STUDENT FEATURE

Visitor Centre for Biological Science and Climatology Department

The visitor centre for the Biological Science and Climatology Department is located at Admiralty, standing on the edge of Hong Kong Park. Hong Kong Park is a well-known artificial open space that acts as a barrier between the commercial area in Central and residential area in Admiralty. Local residents and office workers often pass by and spend their breaks in Hong Kong Park.

However, there is another open space located next to Hong Kong Park, and they are separated by the highway from Hong Kong Zoological and Botanical Gardens. This site offered inspiration to start planning the design on an urban scale.

CONCEPT: WALKABILITY AND LIVEABILITY
The main idea was to connect two large open spaces, Hong Kong Park and Hong Kong Zoological and Botanical Gardens, with a landscape deck connecting to the existing pedestrian footbridge, as well as redesign the existing car park under the highway into a landscape park. This could improve and strengthen not only walkability for the local residents, but also the connection between Central and Admiralty.

FORM AND FAÇADE: CONTINUITY AND VARIABILITY
The terraced form of the building was inspired from the inclined topography of Hong Kong Island with different levels. In general, this design contained two elements: ‘path’ representing walkability and ‘landscape’ representing liveability. The access was designed by considering the need of users and included vast landscape space as extension of greenery from Hong Kong Park.

The façade was designed meticulously. The horizontal louvres were made of perforated aluminium panels, with the size of the holes varying according to the daylighting control function. The façade was integrated with wire vegetation, whereby the wire would pass through the perforated aluminium panel. The density of the wire vegetation manages the visual connection of people from interior and exterior spaces, as private spaces would be surrounded with denser wire vegetation. As distinguished from the traditional barrier wall, the horizontal louvres allow cross ventilation to keep the space cooler.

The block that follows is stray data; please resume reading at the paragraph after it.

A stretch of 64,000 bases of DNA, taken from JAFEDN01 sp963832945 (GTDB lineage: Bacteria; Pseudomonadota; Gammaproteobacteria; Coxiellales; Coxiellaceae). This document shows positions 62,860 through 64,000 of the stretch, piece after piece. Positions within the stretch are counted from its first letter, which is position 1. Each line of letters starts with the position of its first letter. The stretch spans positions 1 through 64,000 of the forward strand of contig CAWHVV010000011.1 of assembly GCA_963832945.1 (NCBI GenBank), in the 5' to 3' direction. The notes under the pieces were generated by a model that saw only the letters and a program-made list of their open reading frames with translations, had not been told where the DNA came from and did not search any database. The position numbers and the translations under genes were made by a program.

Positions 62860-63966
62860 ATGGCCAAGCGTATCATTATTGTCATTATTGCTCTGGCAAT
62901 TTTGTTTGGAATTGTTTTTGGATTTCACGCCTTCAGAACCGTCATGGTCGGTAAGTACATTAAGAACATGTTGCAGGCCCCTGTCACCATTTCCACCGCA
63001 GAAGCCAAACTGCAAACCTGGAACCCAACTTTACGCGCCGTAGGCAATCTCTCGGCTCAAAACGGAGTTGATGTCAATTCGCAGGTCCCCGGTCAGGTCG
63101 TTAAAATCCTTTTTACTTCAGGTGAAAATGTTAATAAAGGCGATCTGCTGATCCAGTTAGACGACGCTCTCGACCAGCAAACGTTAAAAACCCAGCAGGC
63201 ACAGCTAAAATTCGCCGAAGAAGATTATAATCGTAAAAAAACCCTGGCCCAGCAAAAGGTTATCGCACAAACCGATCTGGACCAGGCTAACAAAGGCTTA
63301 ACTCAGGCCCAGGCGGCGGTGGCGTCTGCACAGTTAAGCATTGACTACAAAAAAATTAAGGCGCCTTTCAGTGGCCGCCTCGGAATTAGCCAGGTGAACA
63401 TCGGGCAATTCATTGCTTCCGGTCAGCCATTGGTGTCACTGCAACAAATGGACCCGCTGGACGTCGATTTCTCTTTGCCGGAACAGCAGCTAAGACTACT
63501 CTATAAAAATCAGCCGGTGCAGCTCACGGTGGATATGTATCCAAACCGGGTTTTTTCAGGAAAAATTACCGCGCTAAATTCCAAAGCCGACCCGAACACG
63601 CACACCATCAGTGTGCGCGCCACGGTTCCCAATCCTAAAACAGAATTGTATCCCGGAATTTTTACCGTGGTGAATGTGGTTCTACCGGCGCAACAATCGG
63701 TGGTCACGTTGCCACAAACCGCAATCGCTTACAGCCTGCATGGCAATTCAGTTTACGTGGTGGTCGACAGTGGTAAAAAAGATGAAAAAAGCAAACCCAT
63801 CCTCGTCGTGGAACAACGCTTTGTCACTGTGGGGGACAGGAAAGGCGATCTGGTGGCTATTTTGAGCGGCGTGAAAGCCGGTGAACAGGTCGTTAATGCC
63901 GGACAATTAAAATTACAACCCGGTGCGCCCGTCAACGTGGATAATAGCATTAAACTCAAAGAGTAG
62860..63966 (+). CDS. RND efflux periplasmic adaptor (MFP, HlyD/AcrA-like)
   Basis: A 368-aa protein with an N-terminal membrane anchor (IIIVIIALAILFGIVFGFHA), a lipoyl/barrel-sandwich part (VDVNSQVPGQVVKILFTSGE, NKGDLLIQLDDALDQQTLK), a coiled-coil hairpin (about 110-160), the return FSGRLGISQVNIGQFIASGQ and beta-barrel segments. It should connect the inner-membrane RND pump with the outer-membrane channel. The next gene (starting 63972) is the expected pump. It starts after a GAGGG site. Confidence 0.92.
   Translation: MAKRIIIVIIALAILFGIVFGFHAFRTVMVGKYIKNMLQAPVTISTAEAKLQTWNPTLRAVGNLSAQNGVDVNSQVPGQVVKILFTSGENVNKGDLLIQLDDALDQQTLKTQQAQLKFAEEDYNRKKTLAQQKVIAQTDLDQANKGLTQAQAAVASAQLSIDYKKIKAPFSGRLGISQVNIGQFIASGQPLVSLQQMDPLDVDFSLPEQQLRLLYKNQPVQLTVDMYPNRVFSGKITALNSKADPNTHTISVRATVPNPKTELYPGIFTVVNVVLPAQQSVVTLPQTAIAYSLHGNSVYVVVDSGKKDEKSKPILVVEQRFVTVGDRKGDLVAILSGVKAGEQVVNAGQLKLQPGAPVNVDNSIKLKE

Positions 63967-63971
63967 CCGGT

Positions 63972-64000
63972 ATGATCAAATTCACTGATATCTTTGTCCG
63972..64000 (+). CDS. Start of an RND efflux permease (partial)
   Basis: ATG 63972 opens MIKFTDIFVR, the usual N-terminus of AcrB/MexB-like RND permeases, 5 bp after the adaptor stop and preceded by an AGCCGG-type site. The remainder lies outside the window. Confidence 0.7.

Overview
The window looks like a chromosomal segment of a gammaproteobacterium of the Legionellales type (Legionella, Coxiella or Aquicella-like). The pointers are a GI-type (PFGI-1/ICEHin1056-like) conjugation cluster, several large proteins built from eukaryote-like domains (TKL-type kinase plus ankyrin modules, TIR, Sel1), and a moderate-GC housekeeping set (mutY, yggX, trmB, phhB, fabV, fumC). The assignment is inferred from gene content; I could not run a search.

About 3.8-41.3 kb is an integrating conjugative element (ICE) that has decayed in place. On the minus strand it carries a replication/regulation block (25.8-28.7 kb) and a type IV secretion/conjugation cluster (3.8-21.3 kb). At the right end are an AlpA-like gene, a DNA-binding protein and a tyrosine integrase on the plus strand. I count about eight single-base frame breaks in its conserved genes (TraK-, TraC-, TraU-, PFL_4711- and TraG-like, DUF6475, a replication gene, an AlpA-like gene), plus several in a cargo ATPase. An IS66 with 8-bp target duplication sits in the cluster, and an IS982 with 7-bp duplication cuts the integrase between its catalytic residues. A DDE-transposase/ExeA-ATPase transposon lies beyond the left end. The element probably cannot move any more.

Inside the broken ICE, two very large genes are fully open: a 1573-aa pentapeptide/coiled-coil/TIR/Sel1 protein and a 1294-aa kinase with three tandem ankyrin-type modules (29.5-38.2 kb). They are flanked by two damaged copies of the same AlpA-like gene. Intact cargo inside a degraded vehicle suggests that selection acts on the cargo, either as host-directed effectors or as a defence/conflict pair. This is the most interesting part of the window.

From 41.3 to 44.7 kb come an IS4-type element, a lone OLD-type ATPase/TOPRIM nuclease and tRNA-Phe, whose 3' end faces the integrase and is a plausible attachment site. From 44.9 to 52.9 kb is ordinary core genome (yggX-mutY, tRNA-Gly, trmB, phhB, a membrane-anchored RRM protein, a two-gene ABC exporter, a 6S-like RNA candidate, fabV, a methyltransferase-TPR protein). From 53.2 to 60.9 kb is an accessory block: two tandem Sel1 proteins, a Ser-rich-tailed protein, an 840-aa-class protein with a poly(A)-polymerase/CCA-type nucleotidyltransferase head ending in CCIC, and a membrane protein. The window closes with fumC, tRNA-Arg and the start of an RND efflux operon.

The façade, handrail and terraced landscape are in continuous language. The façade could be converted into different forms according to the functions with the landscape deck connection. Possible forms include shelter, bench and more to suit the needs of users. The wire vegetation keeps spreading through the façade system all the way to the Hong Kong Zoological and Botanical Gardens by highlighting walkability and liveability.

MATERIALS
Perforated aluminium panels, concrete, timber flooring were used in the project. All materials were low cost and easy to form. Perforated aluminium panels were used in the façade as aluminium is easier to bend and form the pattern of the façade, with holes incorporated as part of the sustainable design. Wood panels were also used to create a warm feeling for interior spaces.

OVERCOMING CONSTRAINTS
The site condition was one of the challenges, as it is located at the edge of a park, next to a retaining wall and a highway. The façade of the building should be designed carefully, with the intention of letting people focus on the inside of the building. Courtyards were created in the middle of the building and fully utilised the site to make it a landscape.

It is hoped that the environmental ideas of this project can be applied to or inspire future building design in Hong Kong or other locations that share the same site conditions.

PROJECT DATA
Student Name: Ho Kwun Cheong, Anson
School: Chu Hai College of Higher Education
Programme: Bsc (Hons) in Architecture
Instructors: Dr Ken Too; Kevin Siu; David Booth
Project Name: Visitor Centre for Biological Science and Climatology Department
Location: Admiralty, Hong Kong
Site Area: 5,520 square metres
Gross Floor Area: 6,160 square metres
Number of Units/Rooms: 4 lecture halls; 12 classrooms; 4 laboratories; 4 conference rooms; 3 offices; 1 library; 1 information centre
Building Height: 10 metres (4 levels in total with basement)
Images: Ho Kwun Cheong, Anson

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